Netflix doesn’t want its ads to annoy everyone

The Netflix office

The Netflix office
Photo: ROBYN BECK/AFP via Getty Images

All it took was one bad Joker-style day for pushing Netflix over the edge and accept adsthe company having spent the summer developing a new, cheaper subscription tier, and a the wall street journal report on the caliber of advertisers Netflix is ​​looking to woo has some interesting details on what it could mean for us – or at least those of us who are willing to save a few bucks each month watching stranger things with advertisements. On the one hand, Netflix would charge a CPM (cost per mile) of “about $65,” meaning advertisers would pay that much for 1,000 people reached.

It’s apparently “significantly higher” than other streaming services that run ads, but it doesn’t seem like it’s that high just to make more money from advertisers. That’s because Netflix also wants to put a cap on how much a brand can spend on Netflix ads, limiting them to $20 million so that “no brand over-advertises the service and people end up seeing the same advertisement too often”. So if Netflix wants a lot of money but is only willing to take some of it, that means the company seems to specifically want advertisers with money to burn but aren’t as desperate as they are willing to throw a billion dollars at ads, which could create (relatively) better ads that aren’t constantly running on every show and movie.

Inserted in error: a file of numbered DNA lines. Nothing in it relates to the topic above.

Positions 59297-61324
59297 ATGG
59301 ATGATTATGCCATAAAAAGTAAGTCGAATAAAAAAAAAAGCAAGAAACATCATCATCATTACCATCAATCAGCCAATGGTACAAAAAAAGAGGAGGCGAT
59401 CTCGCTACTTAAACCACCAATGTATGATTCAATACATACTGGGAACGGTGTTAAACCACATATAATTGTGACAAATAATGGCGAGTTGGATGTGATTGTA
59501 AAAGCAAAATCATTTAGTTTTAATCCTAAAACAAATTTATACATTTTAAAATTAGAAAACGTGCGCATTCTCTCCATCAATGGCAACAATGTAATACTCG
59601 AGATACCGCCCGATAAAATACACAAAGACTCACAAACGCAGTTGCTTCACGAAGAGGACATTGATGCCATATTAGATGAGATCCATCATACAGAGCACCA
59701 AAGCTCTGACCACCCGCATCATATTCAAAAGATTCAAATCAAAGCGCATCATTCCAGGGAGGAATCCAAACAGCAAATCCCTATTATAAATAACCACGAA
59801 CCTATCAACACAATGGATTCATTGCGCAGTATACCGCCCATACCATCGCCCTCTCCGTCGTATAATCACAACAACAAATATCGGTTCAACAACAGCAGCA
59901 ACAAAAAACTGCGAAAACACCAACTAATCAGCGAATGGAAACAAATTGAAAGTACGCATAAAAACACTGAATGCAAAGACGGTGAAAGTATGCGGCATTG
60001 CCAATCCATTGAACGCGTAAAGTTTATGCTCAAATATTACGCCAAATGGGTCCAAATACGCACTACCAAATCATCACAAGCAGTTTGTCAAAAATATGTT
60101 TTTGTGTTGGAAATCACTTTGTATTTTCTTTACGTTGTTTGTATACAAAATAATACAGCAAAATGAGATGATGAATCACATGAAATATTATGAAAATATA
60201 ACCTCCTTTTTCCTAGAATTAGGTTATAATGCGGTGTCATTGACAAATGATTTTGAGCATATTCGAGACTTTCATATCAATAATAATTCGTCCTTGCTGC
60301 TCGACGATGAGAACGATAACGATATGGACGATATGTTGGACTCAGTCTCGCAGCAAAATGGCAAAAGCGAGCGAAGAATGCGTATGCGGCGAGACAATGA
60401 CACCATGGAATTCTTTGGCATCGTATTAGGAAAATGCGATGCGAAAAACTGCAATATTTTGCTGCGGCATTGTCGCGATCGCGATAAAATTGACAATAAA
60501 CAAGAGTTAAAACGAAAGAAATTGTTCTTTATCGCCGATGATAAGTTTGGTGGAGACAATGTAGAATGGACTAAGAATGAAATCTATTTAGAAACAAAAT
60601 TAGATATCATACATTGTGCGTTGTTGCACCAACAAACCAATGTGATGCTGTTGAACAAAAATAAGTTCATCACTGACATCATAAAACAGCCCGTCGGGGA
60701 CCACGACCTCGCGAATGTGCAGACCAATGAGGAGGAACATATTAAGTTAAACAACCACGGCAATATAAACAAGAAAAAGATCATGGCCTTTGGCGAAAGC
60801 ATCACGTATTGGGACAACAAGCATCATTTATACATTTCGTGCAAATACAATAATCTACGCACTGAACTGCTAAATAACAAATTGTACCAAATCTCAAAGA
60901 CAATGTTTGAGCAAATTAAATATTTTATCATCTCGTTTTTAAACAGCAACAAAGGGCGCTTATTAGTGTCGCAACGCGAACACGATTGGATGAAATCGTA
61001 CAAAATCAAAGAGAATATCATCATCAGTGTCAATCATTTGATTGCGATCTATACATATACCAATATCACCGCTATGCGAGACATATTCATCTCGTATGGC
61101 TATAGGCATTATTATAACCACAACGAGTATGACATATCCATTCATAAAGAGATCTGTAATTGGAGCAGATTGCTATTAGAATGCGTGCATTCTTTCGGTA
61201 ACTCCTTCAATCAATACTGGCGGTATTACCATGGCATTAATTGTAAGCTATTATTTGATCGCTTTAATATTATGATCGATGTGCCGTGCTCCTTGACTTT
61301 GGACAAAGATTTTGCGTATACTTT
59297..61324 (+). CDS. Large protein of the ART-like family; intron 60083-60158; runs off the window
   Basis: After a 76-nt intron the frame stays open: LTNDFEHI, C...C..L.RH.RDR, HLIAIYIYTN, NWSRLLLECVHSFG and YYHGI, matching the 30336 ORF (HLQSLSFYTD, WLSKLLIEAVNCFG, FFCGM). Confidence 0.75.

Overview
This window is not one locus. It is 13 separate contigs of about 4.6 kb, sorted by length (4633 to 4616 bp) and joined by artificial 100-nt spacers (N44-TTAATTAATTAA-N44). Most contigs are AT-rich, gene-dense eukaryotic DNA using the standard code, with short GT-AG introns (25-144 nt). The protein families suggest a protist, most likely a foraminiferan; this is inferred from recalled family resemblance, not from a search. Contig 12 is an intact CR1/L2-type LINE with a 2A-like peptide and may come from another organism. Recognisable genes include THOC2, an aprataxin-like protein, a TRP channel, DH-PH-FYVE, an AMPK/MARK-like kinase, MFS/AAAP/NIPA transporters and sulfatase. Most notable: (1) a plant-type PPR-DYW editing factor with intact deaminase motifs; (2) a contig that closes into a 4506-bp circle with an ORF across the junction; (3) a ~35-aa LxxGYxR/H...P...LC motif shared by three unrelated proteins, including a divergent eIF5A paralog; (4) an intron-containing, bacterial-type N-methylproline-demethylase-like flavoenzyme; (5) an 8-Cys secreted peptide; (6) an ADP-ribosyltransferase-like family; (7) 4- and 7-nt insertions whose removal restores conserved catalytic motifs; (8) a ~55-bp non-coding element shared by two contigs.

The WSJ The story also mentions that Netflix plans to start with “15- and 30-second ads that would appear before and during select programs” and that it intends to “keep the ad load at four minutes of ads for every hour of programming”. That’s apparently less than other streaming services and “much less” than regular TV, which WSJ says is “usually between 18 minutes and 23 minutes per hour” (it seems extremely high for anything outside of professional sports).

Rather than directing ads to specific people watching specific shows, Netflix apparently plans to let advertisers target different groups, like people watching from certain countries or watching certain genres. In theory, and assuming you can ignore the part of your brain that says everything Ads are annoying and intrusive, all of which might make the experience of watching ads less squeaky. Either way, whatever they do will be better than some advertisers apparently asked for, with the WSJ story saying that some companies wanted to see sponsored content with actors from Netflix shows talking about how much they love Tide or whatever.

“Hi, I’m Morpheus, Lord of Dreams. You know me from my hit Netflix series The sand man. I’m here to talk to you today about the all-new 2022 Honda CR-V.

On reflection, that sounds rad. Netflix should do it.

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